Review Room

Book reviews and miscellanous thoughts

Audiobook Review : The Goldfinch by Donna Tartt

Written By: amodini - Jul• 31•14

The Goldfinch: A Novel (Pulitzer Prize for Fiction)Title : The Goldfinch
Author : Donna Tartt
Genre : Contemporary
Narrators : David Pittu
Publisher : Hachette Audio
Listening Length : 32 hours 24 minutes
Source : Library
Rating : 4/5

The Goldfinch in print is 775 pages long. In audiobook form this comes in at a whopping 32 hours! The longest audiobook I’ve listened to before this is Rohinton Mistry’s A Fine Balance which was a long 24 hours, although so finely written that one didn’t quite notice the hours slip by. I listen to these audiobooks on my phone, and a 24 hour long audiobook is pretty large sized; my trusty little Samsung would take a minute or two just to start and stop the audio reading – so it’s not something I did thoughtlessly :-) . When I noticed the length of the Goldfinch, I shuddered to think of my poor phone struggling with the file size. Regardless I went ahead – because what’s a minute or two of load time when listening to a thing of beauty. Because thing of beauty it is – a long, long deliciously wrought and painstakingly explained thing of beauty.

Theodore Decker is our hero, and he’s only a boy of 13 at the beginning of this novel. When a tragedy leaves him an orphan he floats from one home to another, surviving childhood to grow up into an almost respectable member of society. However the mistakes of his youth have followed him into present day, demanding a high price.

That’s the nub of it really and the center of it all – Theo Decker’s rather colorfully varied life. Theo himself is not an unlikeable character. For a lot of the novel, he is a figure to be pitied, an orphan at the mercy of other adults. He is also the underdog as we see him struggle and sometimes succumb to situational pitfalls. But then there’s this other side to him, a desperate side hungering to fill the hole inside of him, not to picky about the means he chooses to fulfill this need.

I like Theo because Tartt sketches him so well, well-meaning but weak, striving to do the right thing, but getting side-tracked along the way; life is such a slippery slope. In my mind’s eye, Theo is a real person, so well has he been sketched. And not just him, the entire novel is proof of Tartt’s firm hold on her subject and story-line. She writes with such surety; her characters are rock-solid. You could come at them 10 different ways and they wouldn’t budge because they are who they are. We know them so well, that when they act, we just nod and go along with the flow.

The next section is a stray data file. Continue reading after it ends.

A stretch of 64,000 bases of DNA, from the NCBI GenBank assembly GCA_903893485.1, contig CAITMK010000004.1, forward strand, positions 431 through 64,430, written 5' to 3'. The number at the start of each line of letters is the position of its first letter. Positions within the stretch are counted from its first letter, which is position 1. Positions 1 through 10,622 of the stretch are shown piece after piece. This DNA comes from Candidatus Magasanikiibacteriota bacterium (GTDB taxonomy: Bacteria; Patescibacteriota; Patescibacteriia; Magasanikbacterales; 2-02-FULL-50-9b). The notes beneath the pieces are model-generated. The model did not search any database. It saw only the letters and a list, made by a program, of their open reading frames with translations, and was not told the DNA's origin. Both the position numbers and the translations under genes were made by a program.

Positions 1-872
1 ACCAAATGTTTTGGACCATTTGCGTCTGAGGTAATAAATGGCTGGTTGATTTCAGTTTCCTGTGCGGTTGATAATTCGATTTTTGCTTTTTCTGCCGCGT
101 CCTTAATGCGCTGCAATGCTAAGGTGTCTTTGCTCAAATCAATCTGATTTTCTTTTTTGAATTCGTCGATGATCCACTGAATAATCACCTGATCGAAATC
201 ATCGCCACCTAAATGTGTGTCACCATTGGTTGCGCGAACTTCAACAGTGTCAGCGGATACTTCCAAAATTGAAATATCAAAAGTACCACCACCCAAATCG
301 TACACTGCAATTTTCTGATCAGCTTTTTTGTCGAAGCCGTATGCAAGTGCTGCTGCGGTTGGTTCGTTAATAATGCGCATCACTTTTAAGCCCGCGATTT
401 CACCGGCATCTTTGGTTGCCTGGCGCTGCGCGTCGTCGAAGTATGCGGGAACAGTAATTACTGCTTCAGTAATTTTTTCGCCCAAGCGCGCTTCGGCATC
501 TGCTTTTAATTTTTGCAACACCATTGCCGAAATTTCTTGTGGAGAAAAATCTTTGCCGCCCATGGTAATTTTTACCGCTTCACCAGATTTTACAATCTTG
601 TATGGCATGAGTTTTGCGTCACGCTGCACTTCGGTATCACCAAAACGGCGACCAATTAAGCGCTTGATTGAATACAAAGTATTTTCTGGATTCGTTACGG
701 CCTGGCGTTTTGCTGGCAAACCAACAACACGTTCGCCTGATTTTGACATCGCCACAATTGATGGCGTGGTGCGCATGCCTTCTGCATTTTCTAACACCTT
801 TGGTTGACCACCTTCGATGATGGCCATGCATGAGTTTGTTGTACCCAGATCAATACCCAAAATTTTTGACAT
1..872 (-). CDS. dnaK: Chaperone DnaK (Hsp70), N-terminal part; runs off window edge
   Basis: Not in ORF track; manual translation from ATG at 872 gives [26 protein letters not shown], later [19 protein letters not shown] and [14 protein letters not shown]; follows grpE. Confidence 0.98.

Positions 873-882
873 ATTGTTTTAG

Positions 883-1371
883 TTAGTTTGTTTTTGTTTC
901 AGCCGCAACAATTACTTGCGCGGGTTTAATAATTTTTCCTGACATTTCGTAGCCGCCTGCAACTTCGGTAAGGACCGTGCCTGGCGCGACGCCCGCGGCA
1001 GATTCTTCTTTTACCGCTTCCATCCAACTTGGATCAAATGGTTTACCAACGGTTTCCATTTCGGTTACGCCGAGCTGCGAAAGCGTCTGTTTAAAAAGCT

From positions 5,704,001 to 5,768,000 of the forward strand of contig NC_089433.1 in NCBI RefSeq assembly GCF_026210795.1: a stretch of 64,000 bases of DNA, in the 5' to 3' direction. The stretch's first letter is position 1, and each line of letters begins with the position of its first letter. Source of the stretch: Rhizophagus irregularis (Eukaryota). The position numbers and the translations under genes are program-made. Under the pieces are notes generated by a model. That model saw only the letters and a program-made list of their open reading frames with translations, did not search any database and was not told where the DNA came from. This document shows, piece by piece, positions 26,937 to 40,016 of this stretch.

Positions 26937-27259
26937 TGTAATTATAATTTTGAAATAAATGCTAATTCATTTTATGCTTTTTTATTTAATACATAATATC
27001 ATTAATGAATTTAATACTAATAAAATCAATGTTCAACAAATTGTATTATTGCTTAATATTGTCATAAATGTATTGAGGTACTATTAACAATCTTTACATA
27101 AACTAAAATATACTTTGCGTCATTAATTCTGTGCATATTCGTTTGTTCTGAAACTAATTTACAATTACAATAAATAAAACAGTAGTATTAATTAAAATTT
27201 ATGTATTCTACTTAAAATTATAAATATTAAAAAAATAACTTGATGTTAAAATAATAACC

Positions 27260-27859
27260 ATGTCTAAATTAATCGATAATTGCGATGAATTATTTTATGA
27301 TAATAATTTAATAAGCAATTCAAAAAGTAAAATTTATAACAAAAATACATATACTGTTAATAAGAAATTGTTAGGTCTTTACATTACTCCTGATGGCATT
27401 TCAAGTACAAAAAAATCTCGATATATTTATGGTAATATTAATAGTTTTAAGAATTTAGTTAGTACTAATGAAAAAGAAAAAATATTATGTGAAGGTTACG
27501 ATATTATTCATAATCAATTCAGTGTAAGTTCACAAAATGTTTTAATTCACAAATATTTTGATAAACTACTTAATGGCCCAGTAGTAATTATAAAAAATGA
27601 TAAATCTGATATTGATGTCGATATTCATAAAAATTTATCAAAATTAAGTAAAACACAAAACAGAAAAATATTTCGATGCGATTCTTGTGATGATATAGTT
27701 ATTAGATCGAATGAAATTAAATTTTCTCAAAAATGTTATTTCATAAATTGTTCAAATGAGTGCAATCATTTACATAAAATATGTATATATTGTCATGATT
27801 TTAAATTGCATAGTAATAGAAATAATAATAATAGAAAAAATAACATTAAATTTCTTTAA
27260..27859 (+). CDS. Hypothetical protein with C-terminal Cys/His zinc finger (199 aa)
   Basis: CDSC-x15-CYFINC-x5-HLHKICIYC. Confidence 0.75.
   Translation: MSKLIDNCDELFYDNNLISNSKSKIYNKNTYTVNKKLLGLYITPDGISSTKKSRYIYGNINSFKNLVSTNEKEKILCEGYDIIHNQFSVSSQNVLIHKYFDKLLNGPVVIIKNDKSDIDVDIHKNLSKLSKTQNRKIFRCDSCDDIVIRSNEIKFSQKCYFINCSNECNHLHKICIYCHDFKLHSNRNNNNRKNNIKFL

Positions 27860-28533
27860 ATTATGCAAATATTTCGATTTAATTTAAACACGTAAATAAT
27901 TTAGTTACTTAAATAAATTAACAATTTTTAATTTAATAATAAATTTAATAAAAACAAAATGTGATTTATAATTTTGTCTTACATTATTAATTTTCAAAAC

As good as it was, I do think this tome of a book could have used some editing. In many places Tartt seems to go on and on, describing fairly esoteric experiences like Theo’s drug proclivities or descriptions of places and people. Normally I love description – a fulsome description helps the emotion sink in – but there has to be a balance and this book did not have it. If I had been reading these passages, my eyes would have glazed over. Since I was not reading but listening to it, I tended to drift off and lose the flow, only alighting back on earth when her ethereal description seemed to come back to the present point in the story. Not quite ideal – this drifting off, but there you have it.

The narrator David Pittu is exceptional. Consider that there are quite a few characters in this novel – Theo, his mother, the Barbour family, Theo’s friend Boris, furniture maker Hobart, and Theo’s lady loves – and Pittu gives each one an almost unique voice and style of speaking. Quite amazingly done!

Despite it’s length, this still remains a remarkable book. Recommended for people with the patience gene.

Audiobook Review : The Husband’s Secret by Liane Moriarty

Written By: amodini - Jul• 25•14

The Husband's SecretTitle : The Husband’s Secret
Author : Liane Moriarty
Genre : Contemporary
Narrators : Caroline Lee
Publisher : Penguin Audio
Listening Length : 13 hours and 44 min
Source : Library
Rating : 4.5/5

This is a story of three women. Cecilia Fitzpatrick is the Tupperware queen, managing her wholesome family and her flourishing business quite well. When she inadvertently finds a letter from her husband John-Paul, she opens it, and her well-settled world turns on its head. Tess O’ Leary is married to Will, and considers herself fortunate to have a good friend in Felicity. When Felicity and Will confess that they have fallen in love with each other, she is shocked and goes off with her little son Liam, to her mother’s home in Sydney where she has grown up. Here she meets old boyfriend Connor Whitby, and also Rachel Crowley, an acquaintance of her mother’s who has sunk inwardly into a depressive stupor after the death of her daughter 3 decades ago.